Do you know how much we owe to William Tyndale?

He knew he could be killed for what he was doing, but he did it anyway.

Tyndale translated the Bible in the 1500s from Latin into the people’s English so they could understand it, and it cost him his life.

Here’s what Lauri J. White writes in King Alfred’s English: A History of the Language We Speak and Why We Should Be Glad We Do:

Tyndale leaned heavily toward using Anglo-Saxon derived words. Now, what difference does that make, you may ask? Well, the words we’ve adopted from the Latin and French tend to be more sophisticated, cultured and polysyllabic (having more than one syllable). This is a generalization and there are exceptions, of course, but overall the most simple, basic words in our vocabulary tend to be Anglo-Saxon. Of the 100 most often used words in English, all are Anglo-Saxon. All are one syllable, too. If you write a paragraph and use only one-syllable words, you’ll dramatically increase the percentage of pure Anglo-Saxon you are using. In fact, it can also increase the power and punch of your writing.

[Using Anglo-Saxon words] can give a story or essay a kind of stripped-down straightforwardness that it might not have otherwise.

So, what does it matter which words we use?

Here’s an example of what White means. We can be thankful that Tyndale did not translate the Bible using words derived from the Latin, like this:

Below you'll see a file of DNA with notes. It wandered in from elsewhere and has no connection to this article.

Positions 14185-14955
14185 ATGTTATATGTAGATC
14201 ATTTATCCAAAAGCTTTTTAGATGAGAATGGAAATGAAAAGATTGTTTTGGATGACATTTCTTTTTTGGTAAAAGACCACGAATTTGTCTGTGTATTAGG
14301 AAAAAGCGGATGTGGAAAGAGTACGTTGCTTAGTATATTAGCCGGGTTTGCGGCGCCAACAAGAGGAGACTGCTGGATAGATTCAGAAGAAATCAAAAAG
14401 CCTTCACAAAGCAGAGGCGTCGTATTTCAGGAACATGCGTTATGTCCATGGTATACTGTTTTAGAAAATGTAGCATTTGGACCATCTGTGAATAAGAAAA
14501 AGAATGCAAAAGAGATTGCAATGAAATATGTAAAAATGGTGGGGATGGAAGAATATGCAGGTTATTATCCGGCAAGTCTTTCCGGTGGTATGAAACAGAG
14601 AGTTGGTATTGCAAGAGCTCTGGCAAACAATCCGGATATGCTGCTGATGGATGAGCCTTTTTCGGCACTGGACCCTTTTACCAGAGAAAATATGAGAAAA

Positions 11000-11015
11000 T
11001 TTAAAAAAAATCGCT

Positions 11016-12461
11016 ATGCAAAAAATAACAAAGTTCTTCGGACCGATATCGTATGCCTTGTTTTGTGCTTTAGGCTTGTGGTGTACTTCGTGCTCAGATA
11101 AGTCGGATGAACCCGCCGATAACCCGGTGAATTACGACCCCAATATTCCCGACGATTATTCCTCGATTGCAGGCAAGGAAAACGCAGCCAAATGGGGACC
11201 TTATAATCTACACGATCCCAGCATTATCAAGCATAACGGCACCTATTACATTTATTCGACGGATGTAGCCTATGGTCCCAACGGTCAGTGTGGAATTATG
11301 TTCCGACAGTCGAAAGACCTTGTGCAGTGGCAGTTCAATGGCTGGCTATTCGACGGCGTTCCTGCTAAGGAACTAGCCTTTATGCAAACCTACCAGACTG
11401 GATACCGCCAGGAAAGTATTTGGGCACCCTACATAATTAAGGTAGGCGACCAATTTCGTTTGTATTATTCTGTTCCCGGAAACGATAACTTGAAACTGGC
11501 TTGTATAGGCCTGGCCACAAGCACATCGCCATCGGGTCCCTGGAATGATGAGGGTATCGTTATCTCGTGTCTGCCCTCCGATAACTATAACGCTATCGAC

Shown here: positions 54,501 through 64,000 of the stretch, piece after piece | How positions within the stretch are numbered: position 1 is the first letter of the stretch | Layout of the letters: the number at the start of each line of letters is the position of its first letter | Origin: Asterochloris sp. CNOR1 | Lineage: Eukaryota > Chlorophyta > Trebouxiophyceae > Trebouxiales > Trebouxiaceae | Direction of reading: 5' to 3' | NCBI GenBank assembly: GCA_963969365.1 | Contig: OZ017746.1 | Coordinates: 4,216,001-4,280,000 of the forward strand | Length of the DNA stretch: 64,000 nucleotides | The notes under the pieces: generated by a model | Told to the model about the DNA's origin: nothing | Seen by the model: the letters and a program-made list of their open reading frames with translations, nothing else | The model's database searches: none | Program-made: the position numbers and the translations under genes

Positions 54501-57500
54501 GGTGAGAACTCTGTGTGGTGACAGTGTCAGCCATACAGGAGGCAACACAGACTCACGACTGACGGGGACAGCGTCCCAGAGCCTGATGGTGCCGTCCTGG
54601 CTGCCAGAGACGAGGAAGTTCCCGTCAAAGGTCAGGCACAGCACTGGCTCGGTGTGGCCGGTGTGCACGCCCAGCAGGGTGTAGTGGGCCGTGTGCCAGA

Let there be illumination.
And God perceived that the illumination was beneficial.

Instead, Tyndale used English words derived from simple Anglo-Saxon words:

Then God said: Let there be light and there was light.
And God saw the light that it was good.

In the fall of 1536, Tyndale was branded a heretic by the Roman Catholic Church and burned at the stake. He leaves a powerful legacy behind him.

Now it’s your turn: Write a paragraph and use only one-syllable words.

Here are a few topics for your paragraph. Feel free to use another topic, if you wish.

  • What you hope to do this summer
    Your most recent happy event
    A pet peeve
    The chore you can’t stand
    What you wish you were doing right now

Check out King Alfred’s English and FREE supplemental material for it here. >>

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Copyright © 2016 by Sharon Watson
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